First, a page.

Jake Leicht participated in the All-America Football Conference as a Baltimore Colts (AAFC) halfback. He is most known for impeding American football legend Jim Taylor in the 1954 NFL Championship game. After playing for Washington University, an NCAA Division I school, Leicht was chosen for professional leagues. Leicht played for various teams throughout his career, including the Baltimore Colts, Los Angeles Dons, and Pittsburgh Steelers.
1. Early years
Leicht was born in Cleveland, Ohio. He attended local public schools before being drafted into the United States Army at age 17 during the Korean War. Upon returning to civilian life, he attended Washington University in St. Louis to play football. Leicht stood out for the Washington & Jefferson College (then called Washington University of St. Louis). His collegiate career began in 1950 and was described as one of the most astonishing in the university’s history. After a broken leg ended his football career, he stayed at Washington University and worked as an assistant coach for the basketball team.
2. Playing career
Leicht was drafted by the Baltimore Colts in 1952 and spent several seasons with the AAFC’s Colts. In 1954, he was the starting halfback for the Colts’ defense against the New York Yankees during their unbeaten season and a game that would become known as “The Blocking Game.” Leicht’s blocking allowed Jim Taylor to score two touchdowns. The Colts went on to win by a score of 20–7, making them the only AAFC team to win an NFL championship. Leicht was traded to the Los Angeles Dons at midseason and played for the team in their 14-game winning streak. Leicht signed with the Steelers on October 28, 1956, and played for them through 1959. He finished playing in the Canadian Football League with the Toronto Argonauts.
3. As a Real Estate Professional
Following his football career, Leicht moved to Denver, Colorado, in 1960 and worked as a real estate developer. From there, he moved to San Diego, where he became a successful builder of community centers and athletic facilities. He owned a construction company in the 1960s and ’70s, responsible for building the San Diego Chargers’ stadium in Mission Valley. He moved to Colorado Springs, Colorado, before settling in Austin, Texas, where he retired. Leicht was declared dead by the NFL but was later reinstated following an exhumation of his coffin that found it to be intact.
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Leicht was the first player in NFL history to be declared dead. He would later be reinstated. Leicht was an All-American and would finish his career with 40 touchdown passes and 2,250 rushing yards. Leicht was a member of the 1954 NFL Champion Baltimore Colts. He led the AAFC in scoring in 1955 with 43 points and earned a perfect 100% passer rating for five games that season. While playing in the Canadian Football League, he won the Gruen Trophy and helped Toronto win their last Grey Cup appearance until 1992. Leicht finished his career with 634 rushing attempts, 2,507 yards, 35 touchdowns on offense, and 42 interceptions as a defensive back. He ran for a career-best 190 yards and five touchdowns against the San Francisco 49ers, including an 81-yard run in which he broke six tackles.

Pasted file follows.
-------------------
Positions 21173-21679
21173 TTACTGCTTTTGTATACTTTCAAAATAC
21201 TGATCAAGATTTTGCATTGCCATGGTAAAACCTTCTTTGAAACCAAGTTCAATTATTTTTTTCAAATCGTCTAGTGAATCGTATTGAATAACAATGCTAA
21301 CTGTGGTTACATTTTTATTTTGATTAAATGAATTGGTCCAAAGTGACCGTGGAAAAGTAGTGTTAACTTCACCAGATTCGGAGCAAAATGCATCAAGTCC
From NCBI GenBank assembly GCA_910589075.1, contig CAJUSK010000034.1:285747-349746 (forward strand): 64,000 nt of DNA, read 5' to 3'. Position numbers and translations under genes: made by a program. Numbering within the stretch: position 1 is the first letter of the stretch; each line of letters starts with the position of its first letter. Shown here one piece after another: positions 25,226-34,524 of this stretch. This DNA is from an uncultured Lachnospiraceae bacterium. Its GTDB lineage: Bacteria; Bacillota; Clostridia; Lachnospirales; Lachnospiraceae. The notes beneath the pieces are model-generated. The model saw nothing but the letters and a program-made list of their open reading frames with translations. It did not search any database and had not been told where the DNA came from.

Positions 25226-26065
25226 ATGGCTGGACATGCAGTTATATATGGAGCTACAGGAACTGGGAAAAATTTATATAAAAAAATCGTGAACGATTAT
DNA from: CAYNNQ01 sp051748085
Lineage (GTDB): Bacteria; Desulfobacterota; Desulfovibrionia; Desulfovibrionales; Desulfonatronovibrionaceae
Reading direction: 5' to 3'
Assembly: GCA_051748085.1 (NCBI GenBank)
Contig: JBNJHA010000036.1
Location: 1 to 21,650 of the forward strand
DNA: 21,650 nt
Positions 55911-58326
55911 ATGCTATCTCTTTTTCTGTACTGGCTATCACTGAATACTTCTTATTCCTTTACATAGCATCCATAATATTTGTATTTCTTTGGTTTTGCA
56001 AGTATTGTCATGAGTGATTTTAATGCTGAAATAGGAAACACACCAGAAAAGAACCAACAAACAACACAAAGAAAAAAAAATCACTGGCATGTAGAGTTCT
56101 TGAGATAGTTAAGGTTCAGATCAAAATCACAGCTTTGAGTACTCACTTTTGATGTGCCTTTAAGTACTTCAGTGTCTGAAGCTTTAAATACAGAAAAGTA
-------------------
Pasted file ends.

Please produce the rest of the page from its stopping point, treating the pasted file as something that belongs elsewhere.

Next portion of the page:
Leicht is the owner of Leicht Real Estate, a real estate development company in Colorado. He is also the benefactor of various charities, including those for children with cancer and a museum named after him. Leicht moved to Colorado Springs and became involved in philanthropy. The NFL awarded him a football plaque for his actions as an NFL player. Leicht was a devout Catholic who was involved in numerous charity organizations. He received the Catholic Home for Children Humanitarian award from Denver’s Shrine of the Giver of Life. He also helped build the Austin Children’s Shelter, an anti-human trafficking clinic, and had a scholarship in his name named after him at the University of Washington. The USO and several other organizations have also recognized him.
Leicht was admitted to the inaugural class of the Washington University in St. Louis Alumni Hall of Fame. The University of Pittsburgh swim team recognized him as an honoree for his contributions to the Pitt Panthers football program. Several others honored him, including the Tatamy Kiwanis Club and Jefferson High School, where he played football in high school.
Jake Leicht was named to the College Football Hall of Fame and stood out at Washington University and had a long professional football career. He remained involved in the game long after his retirement, giving back through philanthropy and charitable organizations. His honors speak for themselves, and he is revered as one of the greatest players ever to grace the field of professional football. Leicht has been recognized and honored by the U.S. Navy, the NFL, and countless other organizations he has assisted.